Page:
What Arjun remembers most about his father is the song he would sing frequently – ‘Tum mujhe yoon, bhula na paogey’ (‘You will not be able to forget me easily’). “My biggest problem,” Arjun says, “is that I cannot call anyone Papa anymore. I was not even 10 when Papa died. My mother was so distressed, she cried, and cried. Nobody helped us; all the relatives abandoned us. I feel I have to grow up as fast as possible so I can give my mother some comfort.”
It is 3 p.m. as we speak, time for Arjun to get his wares ready. He grabs some potatoes from a sack and begins slicing them. After he has washed the chips, he casually adds in spices, talking about the whole process as if he were a masterchef on a television show. Then he begins to prepare the momos. Finally, everything is placed on the pushcart – gas cylinder, stove, cauldron, ladle, plates, chutney. His mother helps, arranging the corncobs.
Arjun sells his snacks in the mohalla every afternoon after school, making a profit of Rs. 100-150 on good days, though sometimes as little as Rs. 50. Often, people do not even pay the Rs. 10-15 he charges per plate, and buy from him on credit. Sales are generally higher on weekends and festivals.
It is a precarious livelihood, but essential to keep them going since the only other income is the Rs. 2,000 widow’s pension that Laxmi gets from the government. The people nearby, she says, especially the men, are jealous of their small success, complaining that the roadside food vending dirties up the place. Mehrunnisa Khatun, a neighbour, says, “These men do not like it when a lone woman makes progress, especially when the woman is from the Valmiki caste. They are just waiting for a chance to get rid of the pushcart.”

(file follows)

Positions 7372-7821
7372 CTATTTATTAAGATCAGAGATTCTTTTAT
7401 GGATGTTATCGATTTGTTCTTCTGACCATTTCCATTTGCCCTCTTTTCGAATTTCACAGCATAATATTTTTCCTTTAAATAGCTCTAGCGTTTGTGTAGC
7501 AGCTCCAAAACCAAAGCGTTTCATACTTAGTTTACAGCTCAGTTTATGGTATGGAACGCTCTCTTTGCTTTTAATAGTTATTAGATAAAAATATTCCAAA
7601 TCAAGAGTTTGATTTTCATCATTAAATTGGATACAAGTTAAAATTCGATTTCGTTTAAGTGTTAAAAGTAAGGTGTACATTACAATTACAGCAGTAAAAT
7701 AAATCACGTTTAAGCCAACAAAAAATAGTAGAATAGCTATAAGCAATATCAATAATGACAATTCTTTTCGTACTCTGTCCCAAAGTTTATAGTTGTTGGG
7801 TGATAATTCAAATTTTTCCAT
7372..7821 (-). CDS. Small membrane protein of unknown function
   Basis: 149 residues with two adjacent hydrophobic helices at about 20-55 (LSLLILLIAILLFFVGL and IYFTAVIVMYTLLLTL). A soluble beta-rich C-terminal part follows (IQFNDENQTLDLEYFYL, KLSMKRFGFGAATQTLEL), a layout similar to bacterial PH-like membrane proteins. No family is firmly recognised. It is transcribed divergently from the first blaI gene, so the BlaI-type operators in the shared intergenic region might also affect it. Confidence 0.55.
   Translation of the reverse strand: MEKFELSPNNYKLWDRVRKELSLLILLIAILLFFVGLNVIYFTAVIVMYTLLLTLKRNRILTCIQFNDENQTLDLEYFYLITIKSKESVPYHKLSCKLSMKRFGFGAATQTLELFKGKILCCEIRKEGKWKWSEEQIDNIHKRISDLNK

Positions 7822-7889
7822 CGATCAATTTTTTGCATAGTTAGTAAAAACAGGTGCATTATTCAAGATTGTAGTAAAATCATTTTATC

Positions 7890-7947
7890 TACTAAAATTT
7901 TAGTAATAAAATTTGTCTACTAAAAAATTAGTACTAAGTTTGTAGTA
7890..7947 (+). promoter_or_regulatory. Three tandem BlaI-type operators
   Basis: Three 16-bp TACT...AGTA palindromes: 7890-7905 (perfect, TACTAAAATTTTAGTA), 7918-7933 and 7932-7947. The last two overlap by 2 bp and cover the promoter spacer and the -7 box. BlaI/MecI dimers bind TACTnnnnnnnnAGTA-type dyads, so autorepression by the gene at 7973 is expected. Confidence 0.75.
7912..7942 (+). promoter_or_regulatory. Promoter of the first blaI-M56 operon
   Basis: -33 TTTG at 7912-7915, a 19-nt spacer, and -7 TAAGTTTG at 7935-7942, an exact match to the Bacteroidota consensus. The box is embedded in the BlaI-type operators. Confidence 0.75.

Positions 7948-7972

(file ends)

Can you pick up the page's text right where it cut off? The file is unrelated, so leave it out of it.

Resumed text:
Laxmi and Arjun have small dreams for the immediate future. Of selling boiled eggs, of setting up a small shop where they can sell items of daily need and increase their income. But even these small dreams need capital. The Rs. 10 lakh compensation would have provided that capital. The Safai Karmachari Andolan, a community-based organisation working to eradicate manual scavenging, is helping Laxmi fight for the compensation, but Rajeshwar Singh was a contract worker, not a regular employee, leaving a loophole that his employers can exploit to refuse payment of the entire amount.
The Andolan also helped Arjun get admission in Class 6 at a government school, the Sarvodaya Bal Vidyalaya, Tughlakabad. The family did not have the address proof required for admission, and Arjun’s previous school in Trilokpuri delayed the issue of a transfer certificate. Now that Arjun is finally back at school, he can dream bigger. He dreams of becoming a bank manager and a chef.
Laxmi says she will not rest even after she gets the full compensation. She is determined to fight to abolish manual scavenging. “No woman,” she says, “should lose her husband the way I lost mine. I am ready to go everywhere to say this. I had joined the Bhim Yatra [the nation-wide bus tour in 2015-16 to protest against, among other issues, the deaths of conservancy workers in the sewers]. But the government is not ready to listen. If our people die, it makes no difference to anybody in this world. This is because our caste is written on our forehead. As long as manual scavenging and our caste are interlinked, we will not be released from this hell.”
“I get very angry when I think that so many people are dying like this and the government is not doing anything about it,” Laxmi continues. “Is there no takneek [technology] in our country to clean sewers? There is so much hungama [commotion] about the government’s Swachh Bharat [Clean India campaign], but how is this nation swachh if even today people have to go in to clean the gutters?”
Translation: Namita Waikar
This report was originally published by the People’s Archive of Rural India (PARI). Read the original copy here.
Bhasha Singh is an independent journalist and writer, and 2017 PARI Fellow. Her book on manual scavenging, ‘Adrishya Bharat’, (Hindi) was published in 2012 (‘Unseen’ in English, 2014) by Penguin. Her journalism has focused on agrarian distress in north India, the politics and ground realities of nuclear plants, and the Dalit, gender and minority rights.
Namita Waikar is a writer, translator, and the managing editor of PARI. She is a partner in a chemistry databases firm, and has worked as a biochemist and a software project manager. You can contact the translator here: @NamitaWaikar
Featured image by Bhasha Singh.